Subscribe to the Real Truth for FREE news and analysis.Subscribe Now
Another typical day: You wake up, log on to your computer or tablet, or check your smartphone. After opening Facebook, or a similar social media service, you read the latest items posted to your newsfeed.
Glancing through, you see that a childhood friend discovered she has been diagnosed with a life-threatening disease. This is terrible news. Unless a miracle occurs, she says, she will most likely die in a matter of weeks.
As you scroll farther down, you learn that a family member continues to battle six months without work—with children to feed and a looming home foreclosure. Again, more terrible news.
Your morning update is rounded out by news of a bloody car accident that occurred overnight not far from your home.
The Bible sums up how we should deal with such day-to-day realities: “In the day of prosperity be joyful, but in the day of adversity consider: God has also set the one over against the other, to the end that man should find nothing after him” (Ecc. 7:14).
Life happens. Sometimes we experience pleasant surprises. Other times, we feel like we are trapped between a proverbial rock and hard place—with no room to wiggle free or even breathe. This is the nature of our mortal lives.
No wonder surmounting pressure and unrelenting anguish can move some of us to the point of desperation. We want RELIEF! We want to ease our pain. Therefore, we look for ways to end the misery. And often, we turn to religion to give us comfort.
In this age of social media and text messaging, people sometimes rush to explain their problems to any who will listen. They type or sometimes even cry out, “Pray for me!”
Public requests for prayers in the wake of tragic circumstances happen often. They are no doubt sincere and heartfelt.
Yet is this the right way to receive intervention from God?
Turning to God in hard times is understandable. Perhaps some Bible verses come to mind.
Jesus stated, “Ask, and it shall be given you; seek, and you shall find; knock, and it shall be opened unto you” (Matt. 7:7). Also, I Peter 5:7 states: “Cast all your anxieties on Him, for He cares about you” (Revised Standard Version).
Beyond individual supplications to God, the New Testament is filled with requests for prayers.
In addition, the “Lord’s Prayer” is all plural, making it a command that we should pray for others: “Our Father,” “Give us this day our daily bread,” “forgive us our debts,” “lead us not into temptation,” and so on.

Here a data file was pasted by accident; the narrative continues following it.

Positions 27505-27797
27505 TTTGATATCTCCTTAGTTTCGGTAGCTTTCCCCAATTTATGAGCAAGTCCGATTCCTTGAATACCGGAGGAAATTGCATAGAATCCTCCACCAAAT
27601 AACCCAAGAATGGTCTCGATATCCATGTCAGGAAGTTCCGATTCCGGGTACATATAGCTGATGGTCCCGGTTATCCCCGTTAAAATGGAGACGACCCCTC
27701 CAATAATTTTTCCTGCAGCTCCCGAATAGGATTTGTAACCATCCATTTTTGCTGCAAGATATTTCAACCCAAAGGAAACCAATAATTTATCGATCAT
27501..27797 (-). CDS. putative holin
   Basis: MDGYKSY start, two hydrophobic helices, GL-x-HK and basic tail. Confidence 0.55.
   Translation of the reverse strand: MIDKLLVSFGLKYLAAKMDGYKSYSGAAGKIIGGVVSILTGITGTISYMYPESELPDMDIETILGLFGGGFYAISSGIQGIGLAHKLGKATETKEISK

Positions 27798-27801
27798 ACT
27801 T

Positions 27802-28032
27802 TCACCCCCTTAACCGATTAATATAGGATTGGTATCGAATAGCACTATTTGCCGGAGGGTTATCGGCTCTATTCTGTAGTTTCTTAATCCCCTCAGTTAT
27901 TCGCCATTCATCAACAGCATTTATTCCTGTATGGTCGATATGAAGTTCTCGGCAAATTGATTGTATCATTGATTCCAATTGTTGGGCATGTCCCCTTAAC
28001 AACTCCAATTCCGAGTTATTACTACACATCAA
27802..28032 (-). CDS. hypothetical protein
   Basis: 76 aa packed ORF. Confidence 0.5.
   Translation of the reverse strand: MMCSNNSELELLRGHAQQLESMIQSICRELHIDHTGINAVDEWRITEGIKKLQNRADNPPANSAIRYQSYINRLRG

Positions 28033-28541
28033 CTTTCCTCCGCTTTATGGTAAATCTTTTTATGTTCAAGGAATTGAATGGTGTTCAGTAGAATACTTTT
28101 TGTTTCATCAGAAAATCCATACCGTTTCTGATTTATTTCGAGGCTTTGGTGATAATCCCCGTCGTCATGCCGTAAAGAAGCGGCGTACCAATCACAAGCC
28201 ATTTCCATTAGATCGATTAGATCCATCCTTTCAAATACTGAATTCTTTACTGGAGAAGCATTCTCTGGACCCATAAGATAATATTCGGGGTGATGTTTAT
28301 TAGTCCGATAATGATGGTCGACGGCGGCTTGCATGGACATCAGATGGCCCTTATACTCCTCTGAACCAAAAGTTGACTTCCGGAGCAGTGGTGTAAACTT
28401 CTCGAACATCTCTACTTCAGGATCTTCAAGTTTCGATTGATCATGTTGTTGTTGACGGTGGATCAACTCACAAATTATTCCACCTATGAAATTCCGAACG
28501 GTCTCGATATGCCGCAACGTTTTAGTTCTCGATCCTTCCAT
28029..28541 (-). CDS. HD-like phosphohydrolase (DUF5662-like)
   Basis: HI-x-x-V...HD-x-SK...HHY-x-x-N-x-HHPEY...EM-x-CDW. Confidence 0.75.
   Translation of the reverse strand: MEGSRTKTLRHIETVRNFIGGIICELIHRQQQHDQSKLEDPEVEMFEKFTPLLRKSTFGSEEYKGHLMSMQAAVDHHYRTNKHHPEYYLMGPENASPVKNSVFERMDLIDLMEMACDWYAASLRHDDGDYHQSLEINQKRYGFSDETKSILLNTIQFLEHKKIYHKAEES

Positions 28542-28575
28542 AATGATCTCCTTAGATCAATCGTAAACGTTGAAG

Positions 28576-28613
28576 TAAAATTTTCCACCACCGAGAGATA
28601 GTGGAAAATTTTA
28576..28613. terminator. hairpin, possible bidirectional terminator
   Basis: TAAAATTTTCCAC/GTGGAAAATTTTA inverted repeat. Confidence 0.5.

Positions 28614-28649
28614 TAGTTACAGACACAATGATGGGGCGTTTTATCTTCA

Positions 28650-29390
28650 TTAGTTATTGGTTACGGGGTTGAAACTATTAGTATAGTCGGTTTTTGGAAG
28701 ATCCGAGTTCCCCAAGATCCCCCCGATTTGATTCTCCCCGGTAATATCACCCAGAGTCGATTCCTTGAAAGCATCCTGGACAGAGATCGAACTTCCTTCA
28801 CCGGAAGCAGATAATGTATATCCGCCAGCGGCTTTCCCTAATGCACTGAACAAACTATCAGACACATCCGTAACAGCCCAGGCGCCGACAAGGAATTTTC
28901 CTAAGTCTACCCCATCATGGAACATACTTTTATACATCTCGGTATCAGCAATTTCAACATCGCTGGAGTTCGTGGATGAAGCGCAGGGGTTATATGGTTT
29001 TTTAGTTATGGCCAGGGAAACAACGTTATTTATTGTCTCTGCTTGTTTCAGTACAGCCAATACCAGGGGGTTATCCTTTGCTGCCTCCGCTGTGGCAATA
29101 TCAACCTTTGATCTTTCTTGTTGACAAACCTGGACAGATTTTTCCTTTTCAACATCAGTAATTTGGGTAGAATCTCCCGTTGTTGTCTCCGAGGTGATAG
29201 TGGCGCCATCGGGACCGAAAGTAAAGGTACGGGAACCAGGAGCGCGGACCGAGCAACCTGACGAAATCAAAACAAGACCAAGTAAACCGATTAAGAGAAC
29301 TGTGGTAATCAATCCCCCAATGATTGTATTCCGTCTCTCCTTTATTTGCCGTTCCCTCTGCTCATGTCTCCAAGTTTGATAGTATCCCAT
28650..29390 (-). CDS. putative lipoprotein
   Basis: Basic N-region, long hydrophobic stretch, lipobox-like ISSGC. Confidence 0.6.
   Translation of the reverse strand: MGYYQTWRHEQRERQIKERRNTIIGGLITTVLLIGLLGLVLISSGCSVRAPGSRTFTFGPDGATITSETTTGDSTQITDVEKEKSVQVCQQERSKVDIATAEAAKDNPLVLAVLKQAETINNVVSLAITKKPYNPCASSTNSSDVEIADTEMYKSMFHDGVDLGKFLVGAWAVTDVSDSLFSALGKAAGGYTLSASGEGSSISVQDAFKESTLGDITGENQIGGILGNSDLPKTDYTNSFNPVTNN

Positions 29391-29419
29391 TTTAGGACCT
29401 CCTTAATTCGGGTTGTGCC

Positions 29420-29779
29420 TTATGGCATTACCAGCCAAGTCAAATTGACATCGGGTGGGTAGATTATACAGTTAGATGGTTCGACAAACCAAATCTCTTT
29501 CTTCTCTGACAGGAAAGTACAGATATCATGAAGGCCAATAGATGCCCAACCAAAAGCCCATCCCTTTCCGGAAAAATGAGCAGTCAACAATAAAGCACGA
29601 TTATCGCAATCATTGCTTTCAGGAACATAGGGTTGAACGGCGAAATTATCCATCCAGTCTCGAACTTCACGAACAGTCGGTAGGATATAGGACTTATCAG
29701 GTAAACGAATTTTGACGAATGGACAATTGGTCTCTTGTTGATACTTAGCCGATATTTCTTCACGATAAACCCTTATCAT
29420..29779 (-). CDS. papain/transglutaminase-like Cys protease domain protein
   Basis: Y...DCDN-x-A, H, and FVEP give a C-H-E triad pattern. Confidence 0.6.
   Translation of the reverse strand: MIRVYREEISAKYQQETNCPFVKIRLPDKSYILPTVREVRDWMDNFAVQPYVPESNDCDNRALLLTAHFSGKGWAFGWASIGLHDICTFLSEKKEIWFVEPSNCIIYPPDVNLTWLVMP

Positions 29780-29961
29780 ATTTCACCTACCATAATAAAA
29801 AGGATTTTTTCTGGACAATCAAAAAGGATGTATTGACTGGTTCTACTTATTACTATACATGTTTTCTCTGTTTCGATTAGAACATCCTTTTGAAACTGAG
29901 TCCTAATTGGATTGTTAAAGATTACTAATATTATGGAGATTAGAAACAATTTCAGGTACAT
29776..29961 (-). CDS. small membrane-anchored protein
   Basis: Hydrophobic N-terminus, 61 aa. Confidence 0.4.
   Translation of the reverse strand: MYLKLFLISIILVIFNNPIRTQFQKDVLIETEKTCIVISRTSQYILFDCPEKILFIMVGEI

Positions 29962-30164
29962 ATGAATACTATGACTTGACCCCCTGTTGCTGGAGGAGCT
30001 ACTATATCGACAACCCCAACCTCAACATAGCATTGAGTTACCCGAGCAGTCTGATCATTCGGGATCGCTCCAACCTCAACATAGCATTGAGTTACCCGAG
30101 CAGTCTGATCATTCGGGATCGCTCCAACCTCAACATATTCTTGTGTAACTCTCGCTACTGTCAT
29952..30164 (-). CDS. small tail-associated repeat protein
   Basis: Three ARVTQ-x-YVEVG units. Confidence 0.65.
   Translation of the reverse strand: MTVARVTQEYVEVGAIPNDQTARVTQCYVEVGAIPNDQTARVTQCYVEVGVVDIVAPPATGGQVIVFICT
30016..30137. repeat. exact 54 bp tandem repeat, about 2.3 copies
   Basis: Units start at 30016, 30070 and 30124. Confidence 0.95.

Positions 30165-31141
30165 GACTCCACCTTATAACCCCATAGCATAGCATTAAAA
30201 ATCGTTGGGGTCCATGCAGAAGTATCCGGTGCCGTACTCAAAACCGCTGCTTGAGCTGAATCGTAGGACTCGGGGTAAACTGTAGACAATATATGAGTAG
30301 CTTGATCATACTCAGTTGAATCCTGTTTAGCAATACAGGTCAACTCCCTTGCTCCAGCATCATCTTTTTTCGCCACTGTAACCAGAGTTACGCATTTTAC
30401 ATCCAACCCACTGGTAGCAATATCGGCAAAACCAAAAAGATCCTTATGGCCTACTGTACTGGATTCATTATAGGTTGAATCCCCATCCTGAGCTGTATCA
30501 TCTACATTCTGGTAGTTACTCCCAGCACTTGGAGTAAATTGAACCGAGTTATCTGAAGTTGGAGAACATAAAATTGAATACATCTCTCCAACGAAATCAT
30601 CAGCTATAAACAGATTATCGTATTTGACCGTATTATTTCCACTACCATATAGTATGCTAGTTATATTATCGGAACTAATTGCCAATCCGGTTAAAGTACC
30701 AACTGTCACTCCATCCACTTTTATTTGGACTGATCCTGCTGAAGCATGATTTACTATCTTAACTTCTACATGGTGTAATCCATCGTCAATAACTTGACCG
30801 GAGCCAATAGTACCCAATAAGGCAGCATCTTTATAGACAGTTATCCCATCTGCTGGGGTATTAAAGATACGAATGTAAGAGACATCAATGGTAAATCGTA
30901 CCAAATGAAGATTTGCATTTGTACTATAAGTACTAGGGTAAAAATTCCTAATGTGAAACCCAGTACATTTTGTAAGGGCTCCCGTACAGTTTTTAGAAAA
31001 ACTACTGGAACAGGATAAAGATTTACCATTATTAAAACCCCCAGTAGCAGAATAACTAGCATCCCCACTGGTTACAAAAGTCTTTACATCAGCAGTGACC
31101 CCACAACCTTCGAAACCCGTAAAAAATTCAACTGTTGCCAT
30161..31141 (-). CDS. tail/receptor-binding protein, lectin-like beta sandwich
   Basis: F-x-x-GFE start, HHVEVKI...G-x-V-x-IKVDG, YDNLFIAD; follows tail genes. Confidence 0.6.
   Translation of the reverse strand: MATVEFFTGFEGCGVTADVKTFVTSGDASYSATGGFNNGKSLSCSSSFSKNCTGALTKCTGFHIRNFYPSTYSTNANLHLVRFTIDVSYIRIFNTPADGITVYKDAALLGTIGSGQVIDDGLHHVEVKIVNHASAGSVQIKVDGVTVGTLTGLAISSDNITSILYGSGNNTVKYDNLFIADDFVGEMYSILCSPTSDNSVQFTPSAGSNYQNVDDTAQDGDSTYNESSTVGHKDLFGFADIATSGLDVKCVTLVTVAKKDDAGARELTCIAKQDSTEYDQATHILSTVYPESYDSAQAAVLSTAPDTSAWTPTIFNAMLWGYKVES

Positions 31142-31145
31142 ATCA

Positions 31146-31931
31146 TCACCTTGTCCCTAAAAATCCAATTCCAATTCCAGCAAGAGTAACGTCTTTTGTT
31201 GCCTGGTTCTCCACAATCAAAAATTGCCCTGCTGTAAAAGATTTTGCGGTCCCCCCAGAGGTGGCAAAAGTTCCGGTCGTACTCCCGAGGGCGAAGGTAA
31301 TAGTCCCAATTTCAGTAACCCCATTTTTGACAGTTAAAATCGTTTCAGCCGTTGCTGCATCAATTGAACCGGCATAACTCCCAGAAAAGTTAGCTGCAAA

Clearly, the Bible condones requesting prayers from others. The next question then becomes: Is this all there is to having prayers answered?
The Bible states, “Come now, and let us reason together, says the Lᴏʀᴅ” (Isa. 1:18). Scripture reveals a God who is more than reasonable, and whose will or purpose in this matter can be understood if we simply practice a most vital step in Bible study: Let the Bible interpret itself.
Examining common religious teachings, however, reveals that few are willing to do this.
For example, when the Bible quotes Jesus Christ saying, “And no man has ascended up to heaven, but He that came down from heaven, even the Son of man which is in heaven” (John 3:13), we need to ask, “Why do most ministers teach that people go to heaven when they die?” To twist this verse into saying something it does not is disingenuous.
The same principle applies to prayer.
In Matthew 6, Christ lays the groundwork for how people should pray. He states: “And when you pray, you shall not be as the hypocrites are: for they love to pray standing in the synagogues and in the corners of the streets, that they may be seen of men. Verily I say unto you, They have their reward. But you, when you pray, enter into your closet, and when you have shut your door, pray to your Father which is in secret; and your Father which sees in secret shall reward you openly” (vs. 5-6).
Christ said that when prayer occurs, it should be in a private place. Personal prayers should not be done in public for all to hear or proclaimed in the “corners of the streets, that they may be seen of men.”
Continuing in verses 7-9, He states: “But when you pray, use not vain repetitions, as the heathen do: for they think that they shall be heard for their much speaking. Be not you therefore like unto them: for your Father knows what things you have need of, before you ask Him.”
The beginning of what is called the “Lord’s Prayer” then starts, “After this manner therefore pray you…”